BONAPARTE – 40°42’48.46 N 73°58’18.38 by JUL & MAT

October 11, 2012 · Posted in Uncategorized 

Based on the track: “BONAPARTE – 40°42’48.46 N 73°58’18.38 W”
Directed by JUL & MAT.
Robotic & video edit by PETER COCTEAU.
Filmed summer 2012 in PARIS, France.

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During one month, I’ve built and programmed the robotic installation shown here. I used ten LEGO motors (NXT and old ones), three NXT (which are the LEGO computers seen at beginning of video), and two Hitechnic SuperPro Boards. I use the Hitechnic boards to control the lights and make good NXT synchronization (by using Fast I2C communication). [Ed.: That refers to I2C, a means of connecting devices by way of serial connection, often used in embedded electronics.] Hitechnic is a manufacturer of LEGO-compatible electronics and robotics.

I first inspected all the music parts in the song by using Apple’s Logic Studio, and reproduced [the parts] in the NXT-G program. This robotic installation really plays the song from start to end.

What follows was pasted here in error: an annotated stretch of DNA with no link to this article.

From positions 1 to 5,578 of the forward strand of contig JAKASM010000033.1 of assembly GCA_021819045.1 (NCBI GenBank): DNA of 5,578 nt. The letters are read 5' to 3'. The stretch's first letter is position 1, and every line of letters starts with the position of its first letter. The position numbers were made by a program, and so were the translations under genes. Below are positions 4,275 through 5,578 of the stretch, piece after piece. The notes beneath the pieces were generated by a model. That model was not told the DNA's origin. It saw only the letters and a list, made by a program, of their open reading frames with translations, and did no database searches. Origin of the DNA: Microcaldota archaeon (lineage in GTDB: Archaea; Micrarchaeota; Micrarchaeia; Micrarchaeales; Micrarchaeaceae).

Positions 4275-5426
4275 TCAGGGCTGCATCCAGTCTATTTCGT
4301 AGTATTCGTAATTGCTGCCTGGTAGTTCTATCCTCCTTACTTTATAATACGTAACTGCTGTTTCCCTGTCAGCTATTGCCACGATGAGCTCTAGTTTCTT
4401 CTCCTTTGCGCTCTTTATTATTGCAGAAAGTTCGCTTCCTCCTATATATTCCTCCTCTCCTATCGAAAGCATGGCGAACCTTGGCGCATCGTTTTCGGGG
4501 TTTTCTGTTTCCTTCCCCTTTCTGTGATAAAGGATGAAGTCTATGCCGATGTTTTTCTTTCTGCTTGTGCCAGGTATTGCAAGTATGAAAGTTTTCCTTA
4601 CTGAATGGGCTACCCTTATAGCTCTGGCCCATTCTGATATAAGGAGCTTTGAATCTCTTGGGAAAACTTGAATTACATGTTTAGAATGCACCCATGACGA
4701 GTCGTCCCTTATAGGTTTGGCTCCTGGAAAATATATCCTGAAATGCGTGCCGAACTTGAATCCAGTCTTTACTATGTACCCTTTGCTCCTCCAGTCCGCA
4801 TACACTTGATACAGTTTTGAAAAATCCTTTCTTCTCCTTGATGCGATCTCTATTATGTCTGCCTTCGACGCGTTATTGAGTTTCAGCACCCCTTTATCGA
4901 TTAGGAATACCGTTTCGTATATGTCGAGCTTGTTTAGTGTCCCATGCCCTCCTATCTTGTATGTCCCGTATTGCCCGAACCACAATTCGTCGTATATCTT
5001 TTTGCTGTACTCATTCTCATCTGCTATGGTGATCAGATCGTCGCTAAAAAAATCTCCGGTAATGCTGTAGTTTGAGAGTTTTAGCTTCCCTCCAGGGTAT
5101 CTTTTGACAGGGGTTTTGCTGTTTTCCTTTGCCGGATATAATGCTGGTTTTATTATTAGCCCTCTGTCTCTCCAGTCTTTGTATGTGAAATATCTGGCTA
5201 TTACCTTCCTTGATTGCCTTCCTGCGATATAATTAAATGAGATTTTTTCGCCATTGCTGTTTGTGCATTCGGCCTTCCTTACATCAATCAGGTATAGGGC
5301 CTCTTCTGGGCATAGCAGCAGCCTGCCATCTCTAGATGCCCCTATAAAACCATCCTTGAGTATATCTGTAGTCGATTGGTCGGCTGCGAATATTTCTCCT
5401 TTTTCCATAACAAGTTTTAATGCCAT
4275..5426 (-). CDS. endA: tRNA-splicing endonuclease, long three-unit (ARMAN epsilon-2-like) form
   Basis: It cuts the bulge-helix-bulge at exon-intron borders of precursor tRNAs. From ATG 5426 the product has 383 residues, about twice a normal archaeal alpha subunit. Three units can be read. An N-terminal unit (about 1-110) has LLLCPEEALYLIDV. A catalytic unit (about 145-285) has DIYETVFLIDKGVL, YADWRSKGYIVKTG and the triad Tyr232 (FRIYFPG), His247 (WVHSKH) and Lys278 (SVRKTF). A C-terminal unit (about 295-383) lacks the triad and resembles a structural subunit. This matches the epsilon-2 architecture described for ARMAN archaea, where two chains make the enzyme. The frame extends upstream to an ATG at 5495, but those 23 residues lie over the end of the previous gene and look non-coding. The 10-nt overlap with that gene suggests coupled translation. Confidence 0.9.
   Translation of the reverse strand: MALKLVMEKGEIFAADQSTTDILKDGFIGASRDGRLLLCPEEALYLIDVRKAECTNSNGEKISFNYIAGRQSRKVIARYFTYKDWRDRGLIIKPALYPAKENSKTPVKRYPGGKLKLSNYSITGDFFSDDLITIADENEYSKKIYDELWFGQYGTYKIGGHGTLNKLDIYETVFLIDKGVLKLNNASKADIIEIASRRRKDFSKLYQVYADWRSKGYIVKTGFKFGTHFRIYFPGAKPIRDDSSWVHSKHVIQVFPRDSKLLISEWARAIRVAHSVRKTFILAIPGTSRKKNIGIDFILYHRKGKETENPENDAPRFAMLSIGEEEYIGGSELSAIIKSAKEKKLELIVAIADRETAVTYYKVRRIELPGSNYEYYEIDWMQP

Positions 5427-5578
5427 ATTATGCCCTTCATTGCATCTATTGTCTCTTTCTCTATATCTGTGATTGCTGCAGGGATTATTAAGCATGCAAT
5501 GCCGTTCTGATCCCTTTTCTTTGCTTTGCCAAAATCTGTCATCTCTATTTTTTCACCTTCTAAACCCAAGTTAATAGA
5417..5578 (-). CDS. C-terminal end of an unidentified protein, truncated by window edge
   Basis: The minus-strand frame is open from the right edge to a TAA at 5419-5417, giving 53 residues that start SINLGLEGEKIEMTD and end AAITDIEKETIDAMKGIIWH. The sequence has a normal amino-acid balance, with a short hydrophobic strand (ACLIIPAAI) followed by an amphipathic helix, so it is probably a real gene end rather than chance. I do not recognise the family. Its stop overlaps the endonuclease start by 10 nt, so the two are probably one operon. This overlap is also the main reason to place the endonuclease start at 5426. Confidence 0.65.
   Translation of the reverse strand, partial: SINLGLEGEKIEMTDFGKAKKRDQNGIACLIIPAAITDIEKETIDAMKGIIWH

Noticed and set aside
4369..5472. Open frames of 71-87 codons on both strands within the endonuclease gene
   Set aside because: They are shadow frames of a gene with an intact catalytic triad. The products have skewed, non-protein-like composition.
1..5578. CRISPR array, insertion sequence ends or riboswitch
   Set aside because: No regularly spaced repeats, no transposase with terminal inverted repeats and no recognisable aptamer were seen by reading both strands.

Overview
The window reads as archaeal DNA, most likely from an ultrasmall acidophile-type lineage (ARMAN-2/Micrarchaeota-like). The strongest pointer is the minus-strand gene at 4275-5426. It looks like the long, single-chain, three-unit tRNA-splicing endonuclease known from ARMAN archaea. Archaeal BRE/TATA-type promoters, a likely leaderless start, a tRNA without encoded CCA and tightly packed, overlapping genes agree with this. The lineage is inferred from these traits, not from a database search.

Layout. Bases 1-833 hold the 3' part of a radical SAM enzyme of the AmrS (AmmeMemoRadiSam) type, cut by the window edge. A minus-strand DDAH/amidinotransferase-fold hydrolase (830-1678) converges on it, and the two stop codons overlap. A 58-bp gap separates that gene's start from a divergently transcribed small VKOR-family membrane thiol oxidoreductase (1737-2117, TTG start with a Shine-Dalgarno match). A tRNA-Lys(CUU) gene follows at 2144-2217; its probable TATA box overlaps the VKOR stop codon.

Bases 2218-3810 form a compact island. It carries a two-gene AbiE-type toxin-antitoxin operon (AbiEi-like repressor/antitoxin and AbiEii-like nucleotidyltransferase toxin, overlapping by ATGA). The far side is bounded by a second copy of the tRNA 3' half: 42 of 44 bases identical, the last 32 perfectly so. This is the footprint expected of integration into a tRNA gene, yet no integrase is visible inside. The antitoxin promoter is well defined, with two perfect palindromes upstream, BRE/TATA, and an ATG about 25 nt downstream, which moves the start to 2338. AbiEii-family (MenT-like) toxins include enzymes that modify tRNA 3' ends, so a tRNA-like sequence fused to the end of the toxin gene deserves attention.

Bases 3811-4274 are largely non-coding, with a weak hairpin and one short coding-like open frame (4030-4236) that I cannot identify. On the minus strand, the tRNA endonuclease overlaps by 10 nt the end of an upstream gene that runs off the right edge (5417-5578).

Peter Cocteau’s NXT-606, an 8-bit, sample-based drum machine built on LEGO’s Mindstorms prototyping platforming, has already been making the geek blog rounds.

  • Brilliant, minimal design: Peter cleverly consolidates controls on two knobs, as seen in the new video, without requiring laborious menu navigation or making multiple functions of those knobs confusing. Some major manufacturers could learn something from the efficiency of the design here.
  • Friendly housing: Apple’s 80s-model computer designs were a model of making case designs friendly and approachable. We’ve rarely seen that “read” as well with musical instruments. Here, a combination of slick LEGO parts and clever layout get that feeling on an instrument.
  • Focused utility: Part of the reason the housing and interface don’t get overwhelming is because the NXT-606 doesn’t try to do too much. It’s just a simple, sampled drum machine and not more, which makes it more drool-worthy, not less.
  • Rapid prototyping and visually-developed software. I’d be a little happier with LEGO if the Mindstorms and NXT were more open, but it’s clear to see the advantages of this solution, as well. Check out the rapid, visual programming that went into the software development. There’s plenty that more open projects could learn. (This is doubly exciting after the revelation of the new AppInventor project for Android, though we may have to wait some time before we get to play with that.



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